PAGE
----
Having been part of the successful Yes for Wales campaign in the 1997 Welsh devolution referendum, he was selected as the Labour candidate for Cardiff Central at the first Welsh Assembly election, as part of Labour's ‘twinned seats’ policy. The seat was won by the Liberal Democrats' Jenny Randerson.

Following Rhodri Morgan’s appointment as First Minister in 2000, Drakeford became the Welsh Government’s special advisor on health and social policy, and later served as the head of Morgan’s political office. He had been close with Morgan for a number of years, having been Morgan's election agent when he was elected to the UK Parliament. In his role as a special advisor, Drakeford was one of the principal architects of the 'Clear Red Water' philosophy, which made a distinction between Labour Party policy under Morgan in Wales and under Tony Blair in Westminster.[16]

Drakeford succeeded Morgan as the Assembly Member for Cardiff West when the latter retired at the 2011 election. Soon after, he became Chair of the Assembly's Health and Social Care Committee and of the All-Wales Programme Monitoring Committee for European Funds.[15]

In 2013, he was invited by First Minister Carwyn Jones to join the Government, replacing Lesley Griffiths as Minister for Health and Social Services. His appointment was welcomed by the British Medical Association and the Royal College of Nursing. As Health Minister, he guided both the Human Transplantation Act and the Nurse Staffing Levels Act through the Senedd.

In a reshuffle after the 2016 election, he became Cabinet Secretary for Finance and Local Government. His portfolio was later changed, as he assumed responsibility for the Welsh Government’s Brexit preparations and responsibility for local government was transferred to Alun Davies.

Welsh Labour leadership

Immediately following Carwyn Jones' announcement on 21 April 2018 that he intended to resign as party leader and First Minister, Drakeford told BBC Wales he was giving a leadership bid ‘serious consideration’.[17] Two days later, he announced that he would seek to be a candidate in the ensuing leadership contest.[18] He immediately secured the public support of seven other Labour AMs, taking him beyond the threshold of nominations needed to get onto the ballot.[19] Prior to Jones giving written notice of his resignation on 26 September, a further nine Labour AMs announced they would be nominating Drakeford, meaning a majority of the Labour Group in the Senedd would be supporting his candidacy.[20] He later received support from 10 MPs, eight trade unions and 24 Constituency Labour Parties.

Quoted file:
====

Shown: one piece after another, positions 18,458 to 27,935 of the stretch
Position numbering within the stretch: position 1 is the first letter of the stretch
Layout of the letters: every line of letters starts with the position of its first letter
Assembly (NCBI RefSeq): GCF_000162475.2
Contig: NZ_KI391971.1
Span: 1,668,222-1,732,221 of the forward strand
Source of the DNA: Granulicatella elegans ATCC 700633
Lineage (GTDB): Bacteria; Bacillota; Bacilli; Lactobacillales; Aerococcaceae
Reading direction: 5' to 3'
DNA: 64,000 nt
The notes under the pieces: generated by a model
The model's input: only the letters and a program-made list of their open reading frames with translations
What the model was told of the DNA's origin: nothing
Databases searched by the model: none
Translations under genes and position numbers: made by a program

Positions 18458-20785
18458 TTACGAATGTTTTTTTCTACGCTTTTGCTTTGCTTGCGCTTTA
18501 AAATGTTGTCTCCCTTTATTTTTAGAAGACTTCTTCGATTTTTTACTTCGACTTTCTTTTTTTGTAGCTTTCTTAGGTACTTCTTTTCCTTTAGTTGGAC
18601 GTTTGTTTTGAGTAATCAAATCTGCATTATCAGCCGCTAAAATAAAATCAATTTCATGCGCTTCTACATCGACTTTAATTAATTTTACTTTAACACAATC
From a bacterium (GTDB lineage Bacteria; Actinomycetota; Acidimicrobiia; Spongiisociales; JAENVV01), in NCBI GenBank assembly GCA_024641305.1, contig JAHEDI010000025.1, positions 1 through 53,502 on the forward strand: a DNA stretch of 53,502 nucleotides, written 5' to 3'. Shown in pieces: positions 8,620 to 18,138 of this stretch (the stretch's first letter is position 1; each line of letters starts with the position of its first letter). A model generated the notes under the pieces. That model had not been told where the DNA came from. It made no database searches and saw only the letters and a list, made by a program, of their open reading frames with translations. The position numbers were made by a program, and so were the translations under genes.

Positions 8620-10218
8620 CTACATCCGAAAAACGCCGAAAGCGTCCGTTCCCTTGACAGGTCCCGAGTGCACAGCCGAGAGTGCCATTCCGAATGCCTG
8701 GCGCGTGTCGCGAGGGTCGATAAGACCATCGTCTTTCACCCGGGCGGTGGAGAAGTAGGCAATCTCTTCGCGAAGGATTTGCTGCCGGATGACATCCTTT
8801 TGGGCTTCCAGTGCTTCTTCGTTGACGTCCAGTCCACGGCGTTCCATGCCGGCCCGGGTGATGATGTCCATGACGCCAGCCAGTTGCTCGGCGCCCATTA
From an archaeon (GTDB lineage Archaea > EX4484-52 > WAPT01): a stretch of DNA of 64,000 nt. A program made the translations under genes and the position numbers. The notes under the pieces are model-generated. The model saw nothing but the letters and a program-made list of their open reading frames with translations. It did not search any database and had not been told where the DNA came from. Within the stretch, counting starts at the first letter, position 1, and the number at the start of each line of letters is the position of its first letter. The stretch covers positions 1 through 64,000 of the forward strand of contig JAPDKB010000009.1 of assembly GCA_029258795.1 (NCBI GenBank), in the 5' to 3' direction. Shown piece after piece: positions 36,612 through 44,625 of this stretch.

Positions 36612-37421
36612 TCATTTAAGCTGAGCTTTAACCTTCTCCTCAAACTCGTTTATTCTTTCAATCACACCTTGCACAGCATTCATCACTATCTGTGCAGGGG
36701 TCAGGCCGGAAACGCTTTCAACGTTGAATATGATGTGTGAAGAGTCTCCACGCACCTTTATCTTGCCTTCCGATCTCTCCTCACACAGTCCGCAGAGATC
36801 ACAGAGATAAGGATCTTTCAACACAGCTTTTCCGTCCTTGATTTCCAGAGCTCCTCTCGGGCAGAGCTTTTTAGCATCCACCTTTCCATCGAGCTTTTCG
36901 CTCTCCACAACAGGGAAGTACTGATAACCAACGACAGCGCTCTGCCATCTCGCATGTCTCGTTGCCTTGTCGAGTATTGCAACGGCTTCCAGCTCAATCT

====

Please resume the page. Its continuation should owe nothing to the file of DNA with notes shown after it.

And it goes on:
At a special conference on 15 September 2018, it was decided that the voting system for Welsh Labour leadership elections would be changed to a variation of one member, one vote – a change for which Drakeford had been campaigning for over 20 years.

Early policy proposals from Drakeford's leadership campaign included a pilot for universal baby bundles and a push for the devolution of the Probation Service.[21][22] At the north Wales launch of his campaign, he set out plans for a Social Partnership Act to protect employment rights, and plans to establish a Community Bank for Wales.[23][better source needed] During an interview, Drakeford said that he was a republican, and had been since the age of 14. According to ITV Wales, were he elected, Drakeford would have a "working relationship with the Royal Family", but did not feel that his views would be "an issue."[24]

On 6 December 2018, it was announced that Drakeford had been elected as the leader of the Welsh Labour Party in succession to Carwyn Jones. He received 46.9% of the vote in the first round of the contest, and 53.9% in the second round compared to 41.4% for Vaughan Gething.[25]

First Minister

200px
Premiership of Mark Drakeford
13 December 2018 – present
Premier Mark Drakeford
Cabinet First Drakeford government
Second Drakeford government
Party Welsh Labour
Election 2021
Appointer Elizabeth II
Seat Tŷ Hywel
Carwyn Jones
File:Cynhadledd i'r Wasg Press Conference - 08.01.21.webm
Mark Drakeford at a COVID-19 press conference in January 2021

Mark Drakeford was nominated by AMs as First Minister designate on 12 December and his nomination was approved by the Queen. He named his government the following day. He was appointed as a Privy Counsellor on 10 January 2019.

COVID-19 pandemic

As First Minister, Drakeford has been responding to the ongoing COVID-19 pandemic in Wales. Many aspects of handling COVID-19 were the responsibility of the Welsh Government, including the setting of restrictions on everyday life designed to curtail the virus.[26] According to research conducted by University College London for its COVID-19 Social Study, Drakeford's leadership led to better understanding of the rules in Wales than Boris Johnson's did in England.[27]